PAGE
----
LOLA GOT’S LUTONG BAHAY IN AMERICA: Chapter 7: My Cousin Milo’s Vietnamese Meat Pie

By Margot Marfori

The idea of the homemaker seriously bent over a cooking pot, holding a wooden ladle, furrowed brows in utter concentration, making sure the “bacon” the Mr. brings home is perfectly done to the family’s satisfaction, was surely my father’s way of trying to make me become the good wife he thought every girl should aspire for. Little did he know that the new generation (mine, at the time) would have other ideas. Today, cooking for the family is no longer the sole province of the woman as we were raised to think. The homemaker is no longer only delegated to women either. This is a serious source of relief, especially to those of us who have come to America so late in life and must contend with the business of doing everything on our own.

These changes in most aspects of how life is actually lived here in America have opened me to new and delicious, but simple preparations. This is very important here because the idea of “cooking from scratch” (like Pinoys do everyday) is becoming less ordinary than just ordering a pizza, or opening a can or bottle of spaghetti (a real Italian name I find out, in “Eat, Pray, Love” where Luca Spaghetti’s character in the book is prominently mentioned many times in the first chapter), or sauce and the only real cooking you do is boil the pasta. Everything is so conveniently “ready” that there is no real reason for anyone who lives a particularly busy life to not be able to have a good meal no matter what.

This recipe is so simple to prepare and really delicious that everyone should at least try it once. I’m not kidding. Lami ni kaayo uy!

My Cousin Milo’s Vietnamese Meat Pie

Fish Sauce

3 cups water

2 cups white sugar

1 cup fish sauce (concentrate)

2-3 limes (calamansi pede din sempre)

2-3 cloves of garlic

1 small red chili pepper finely chopped

Procedure:

Combine all the ingredients and let the flavors marry each other for a day or two before using. So, if you’re doing this the same day as the meat pie, do it first so the spices can blend well at least for a few hours.

Meat Pie

1 lb of semi-lean ground pork

8 oz can of water chestnuts (drain and chop)

4 Tbsp of fish sauce

1/2 tsp pepper

3 small bags of clear noodles in pink mesh, soak in warm water till soft and cut with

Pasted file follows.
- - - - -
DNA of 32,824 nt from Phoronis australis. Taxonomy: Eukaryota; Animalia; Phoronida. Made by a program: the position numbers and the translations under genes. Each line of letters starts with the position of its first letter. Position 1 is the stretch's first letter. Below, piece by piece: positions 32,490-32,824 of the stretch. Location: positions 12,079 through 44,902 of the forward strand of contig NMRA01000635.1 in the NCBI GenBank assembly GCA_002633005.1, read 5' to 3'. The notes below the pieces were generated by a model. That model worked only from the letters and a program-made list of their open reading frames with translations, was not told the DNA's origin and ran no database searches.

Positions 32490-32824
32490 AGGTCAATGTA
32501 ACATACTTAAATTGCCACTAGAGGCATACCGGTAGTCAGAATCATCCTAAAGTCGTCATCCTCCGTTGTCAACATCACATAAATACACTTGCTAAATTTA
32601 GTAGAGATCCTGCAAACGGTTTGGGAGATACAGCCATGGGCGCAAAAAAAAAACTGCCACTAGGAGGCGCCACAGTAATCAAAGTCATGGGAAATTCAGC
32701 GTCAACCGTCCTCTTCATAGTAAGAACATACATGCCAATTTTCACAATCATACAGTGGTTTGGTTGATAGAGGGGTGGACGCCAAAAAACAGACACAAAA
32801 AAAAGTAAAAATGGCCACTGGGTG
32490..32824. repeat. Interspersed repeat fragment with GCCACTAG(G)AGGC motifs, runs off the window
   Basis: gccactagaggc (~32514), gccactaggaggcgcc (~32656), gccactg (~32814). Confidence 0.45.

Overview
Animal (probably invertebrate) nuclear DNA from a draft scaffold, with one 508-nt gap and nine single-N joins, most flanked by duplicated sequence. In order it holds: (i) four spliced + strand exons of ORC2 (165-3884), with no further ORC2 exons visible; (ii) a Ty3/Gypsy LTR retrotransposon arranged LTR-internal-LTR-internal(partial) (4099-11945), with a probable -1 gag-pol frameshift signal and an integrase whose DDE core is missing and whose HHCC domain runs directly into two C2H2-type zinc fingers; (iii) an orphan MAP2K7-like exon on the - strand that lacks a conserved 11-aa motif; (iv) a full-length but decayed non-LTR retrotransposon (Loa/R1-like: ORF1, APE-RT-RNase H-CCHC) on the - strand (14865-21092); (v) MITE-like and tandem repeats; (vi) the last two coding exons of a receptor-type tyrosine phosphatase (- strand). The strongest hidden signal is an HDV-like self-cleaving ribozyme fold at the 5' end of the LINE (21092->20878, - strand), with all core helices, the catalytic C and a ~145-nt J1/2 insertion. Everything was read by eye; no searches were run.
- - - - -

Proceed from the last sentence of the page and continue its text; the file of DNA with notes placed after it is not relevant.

scissors (sotanghon gud)

5 Tbsp of dried black fungus, soak in warm water and cut with scissors also (I think this

is tengang daga)

10-12 egg whites (scramble yolks separately with a fork and add one whole egg-

save for the topping)

6 shallots (sibuyas na mura), chop finely

2 tsp white sugar

Procedure:

Combine all ingredients together. Mix well and place in a glass or hard plastic heat resistant container. Steam for 30-40 minutes. Add the yolk for the top layer. Continue to steam for another 5 minutes. For a firmer texture, cover with heat resistant plastic wrap or tinfoil.

When serving, the fish sauce is generously slathered on the meat pie and, if you can get it, maybe chop some fresh basil before digging in. Otherwise, the meat pie with the fish sauce will be more than enough to tickle your taste buds.

The first time I had this was in my cousin’s house in Milpitas. It was so good I had to have the recipe. I also did this when I came home to Davao last year and it was also very well received.

One sad tip though, the preferred fish sauce to use for this dish would be Thai or Vietnamese. I did try using our local brands, and it really didn’t mesh with the other flavors too well. Like tilapia in a koi pond. Lain gani…

Another thing, you can lessen the sugar if you like if you have issues with it, but you can’t use brown sugar. I did that and it tasted really bad.

Okay, so go and try it…..and, enjoy!

(Mindanawon Abroad is MindaNews’ effort to link up with Mindanawons overseas who would like to share their experiences in their adopted countries. Dabawenya Margot Marfori is a writer and visual artist who continues to live the Davao she loves. She taught at the University of the Philippines in Mindanao from 1996 to 2002. She is now based more times of the year in Henderson, Nevada, while her youngest son is studying at UNLV, and, where her two older children in San Francisco is near enough to visit.)